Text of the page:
Tuesday, October 3, 2023

Editorial: This is why more and more citizens are unable to work on their salary – good luck to Peteri Orpo for the government negotiations


Finland’s public revenue and expenditure must be balanced, but the task is complicated by a problem in the private economy. The income earned by more and more households is not enough to live on.

The main economic policy of government negotiations focused on the remaining problems of Finland’s public finances.

Less attention has been paid to another economic balance problem, which is at least as important – and which has many points of connection with the public finance balance.

It deals with the citizens’ own finances, as it appears that households have the same monetary concerns as state and other public finances.

According to Statistics Finland, the household savings rate – ie the share of disposable income remaining in savings after consumption expenditure – has fluctuated around zero percent over the past ten years with two notable exceptions.

The first exception was experienced in the two corona years, when restrictions on movement and transactions restricted consumption more than the recessionary low income – and hence a smaller proportion of income remained in savings in the long run.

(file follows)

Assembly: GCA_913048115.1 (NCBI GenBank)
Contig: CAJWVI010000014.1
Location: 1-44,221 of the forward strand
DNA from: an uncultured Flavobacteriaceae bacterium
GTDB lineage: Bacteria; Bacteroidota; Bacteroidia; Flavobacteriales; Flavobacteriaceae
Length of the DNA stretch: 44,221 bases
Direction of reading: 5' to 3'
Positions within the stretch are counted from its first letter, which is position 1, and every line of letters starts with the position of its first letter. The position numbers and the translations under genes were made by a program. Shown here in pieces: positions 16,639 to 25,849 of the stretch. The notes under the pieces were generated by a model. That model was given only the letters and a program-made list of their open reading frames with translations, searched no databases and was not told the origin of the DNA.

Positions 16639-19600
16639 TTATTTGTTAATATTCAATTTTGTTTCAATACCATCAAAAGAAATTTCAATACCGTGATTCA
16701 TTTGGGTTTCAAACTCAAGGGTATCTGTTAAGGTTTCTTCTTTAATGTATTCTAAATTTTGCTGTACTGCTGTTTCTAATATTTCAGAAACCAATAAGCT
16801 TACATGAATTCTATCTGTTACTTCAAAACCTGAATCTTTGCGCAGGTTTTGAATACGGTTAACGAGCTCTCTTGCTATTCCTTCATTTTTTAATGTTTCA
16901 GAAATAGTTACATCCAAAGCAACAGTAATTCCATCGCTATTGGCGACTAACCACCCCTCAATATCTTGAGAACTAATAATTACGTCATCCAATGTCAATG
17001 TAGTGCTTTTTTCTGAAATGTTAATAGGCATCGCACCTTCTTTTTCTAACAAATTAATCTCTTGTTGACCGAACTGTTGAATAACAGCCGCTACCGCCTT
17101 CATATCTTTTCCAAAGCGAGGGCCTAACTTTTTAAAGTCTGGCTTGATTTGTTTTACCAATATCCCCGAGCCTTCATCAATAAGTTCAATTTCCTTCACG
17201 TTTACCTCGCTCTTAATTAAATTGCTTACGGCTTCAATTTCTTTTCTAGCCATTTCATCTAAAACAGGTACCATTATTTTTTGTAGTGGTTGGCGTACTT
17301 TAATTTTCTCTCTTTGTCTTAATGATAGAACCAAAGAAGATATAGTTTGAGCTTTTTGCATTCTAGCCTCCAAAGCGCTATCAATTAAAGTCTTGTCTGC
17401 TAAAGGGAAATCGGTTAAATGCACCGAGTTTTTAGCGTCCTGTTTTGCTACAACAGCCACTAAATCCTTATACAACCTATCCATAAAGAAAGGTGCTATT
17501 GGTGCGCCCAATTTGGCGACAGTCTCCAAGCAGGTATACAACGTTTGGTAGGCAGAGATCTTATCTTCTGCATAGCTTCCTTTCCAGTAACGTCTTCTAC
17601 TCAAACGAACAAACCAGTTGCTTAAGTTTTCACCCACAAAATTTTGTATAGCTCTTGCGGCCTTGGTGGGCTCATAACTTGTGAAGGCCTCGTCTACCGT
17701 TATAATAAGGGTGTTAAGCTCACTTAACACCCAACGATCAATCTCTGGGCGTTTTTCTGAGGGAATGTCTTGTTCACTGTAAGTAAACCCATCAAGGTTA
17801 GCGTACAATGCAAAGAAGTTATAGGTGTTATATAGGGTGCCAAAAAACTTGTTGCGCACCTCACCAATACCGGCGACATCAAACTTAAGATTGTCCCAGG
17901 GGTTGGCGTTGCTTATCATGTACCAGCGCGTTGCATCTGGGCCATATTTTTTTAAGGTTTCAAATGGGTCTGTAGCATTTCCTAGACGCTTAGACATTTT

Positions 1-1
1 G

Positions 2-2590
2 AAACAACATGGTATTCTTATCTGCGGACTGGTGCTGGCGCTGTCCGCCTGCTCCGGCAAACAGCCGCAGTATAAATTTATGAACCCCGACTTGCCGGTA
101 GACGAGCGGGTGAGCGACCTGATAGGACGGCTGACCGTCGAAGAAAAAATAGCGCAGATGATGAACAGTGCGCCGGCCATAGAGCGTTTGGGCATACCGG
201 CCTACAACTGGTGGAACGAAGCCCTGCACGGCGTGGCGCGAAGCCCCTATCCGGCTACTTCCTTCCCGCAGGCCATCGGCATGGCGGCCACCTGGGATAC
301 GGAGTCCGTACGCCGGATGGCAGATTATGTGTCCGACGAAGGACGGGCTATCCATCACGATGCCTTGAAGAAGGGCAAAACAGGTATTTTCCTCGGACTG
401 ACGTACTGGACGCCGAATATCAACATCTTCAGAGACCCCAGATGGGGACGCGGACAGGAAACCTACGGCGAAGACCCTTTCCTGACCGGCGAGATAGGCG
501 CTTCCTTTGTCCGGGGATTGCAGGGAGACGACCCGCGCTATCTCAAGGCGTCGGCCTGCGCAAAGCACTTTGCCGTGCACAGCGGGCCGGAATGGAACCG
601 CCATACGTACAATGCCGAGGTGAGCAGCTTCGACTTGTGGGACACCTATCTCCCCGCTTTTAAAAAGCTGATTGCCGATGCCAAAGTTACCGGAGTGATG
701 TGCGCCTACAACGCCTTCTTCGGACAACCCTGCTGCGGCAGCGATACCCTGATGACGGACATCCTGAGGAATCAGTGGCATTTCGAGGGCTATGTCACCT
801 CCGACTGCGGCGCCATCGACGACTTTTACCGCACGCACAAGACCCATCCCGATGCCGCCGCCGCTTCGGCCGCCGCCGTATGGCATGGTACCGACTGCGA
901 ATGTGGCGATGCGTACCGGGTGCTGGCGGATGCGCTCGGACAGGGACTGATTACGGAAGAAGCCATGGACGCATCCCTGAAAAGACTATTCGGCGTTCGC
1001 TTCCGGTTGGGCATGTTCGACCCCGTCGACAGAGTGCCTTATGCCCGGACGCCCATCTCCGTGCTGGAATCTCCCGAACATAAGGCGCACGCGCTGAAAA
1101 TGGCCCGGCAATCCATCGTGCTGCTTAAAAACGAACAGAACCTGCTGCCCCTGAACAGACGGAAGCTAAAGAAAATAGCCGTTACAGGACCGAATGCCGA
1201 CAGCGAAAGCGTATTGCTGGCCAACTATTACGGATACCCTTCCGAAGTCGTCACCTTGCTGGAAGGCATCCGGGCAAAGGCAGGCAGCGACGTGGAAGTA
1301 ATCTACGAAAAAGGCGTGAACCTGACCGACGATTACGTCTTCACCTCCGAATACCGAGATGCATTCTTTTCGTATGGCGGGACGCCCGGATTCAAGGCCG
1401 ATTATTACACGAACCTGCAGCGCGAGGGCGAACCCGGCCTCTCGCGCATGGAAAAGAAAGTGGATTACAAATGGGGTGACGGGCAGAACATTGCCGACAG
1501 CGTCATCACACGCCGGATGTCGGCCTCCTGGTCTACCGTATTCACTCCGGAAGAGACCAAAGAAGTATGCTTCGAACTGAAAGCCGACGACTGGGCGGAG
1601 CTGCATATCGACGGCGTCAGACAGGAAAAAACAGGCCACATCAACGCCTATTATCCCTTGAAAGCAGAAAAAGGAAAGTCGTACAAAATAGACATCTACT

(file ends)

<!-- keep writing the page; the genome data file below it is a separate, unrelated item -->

The next exception started last year and has had the opposite effect, as more money has been spent on consumer spending than available income since last year. This difference is met by the savings or loan accumulated earlier.

The “overspending” of last year can be seen at least partly as a temporary release of consumption needs and desires that had built up during the Corona years. But this is hardly the whole truth.

The economy of low- and middle-income earners, especially those living on earned income, has been strained by the strongest inflation in decades, as prices have risen and living has become more expensive than income growth.

The worsening balance problems in the private economy are also indicated by the fact that, according to Kela, more and more people who work need to rely on income or housing assistance or housing assistance in addition to their earned income to cope with their daily essential expenses. Both are required.

Although the recovery in employment over the past year has reduced the need for various livelihood and housing benefits overall, support needs for those out of work have also increased.

In addition to rising costs of living and declining real wages, it should be noted that in recent years a large proportion of new jobs have been created in low-wage sectors – and that the category of the working poor has grown in Finland as well.

Although the major challenges of the public economy are to be addressed in the board talks of Satitalo, the remaining problems of the private economy must also be taken into account.

As well as the fact that the Finnish economy, let alone public finances, cannot necessarily be saved only with the help of new low-wage jobs. It also requires more well-paying jobs – and higher-income taxpayers.

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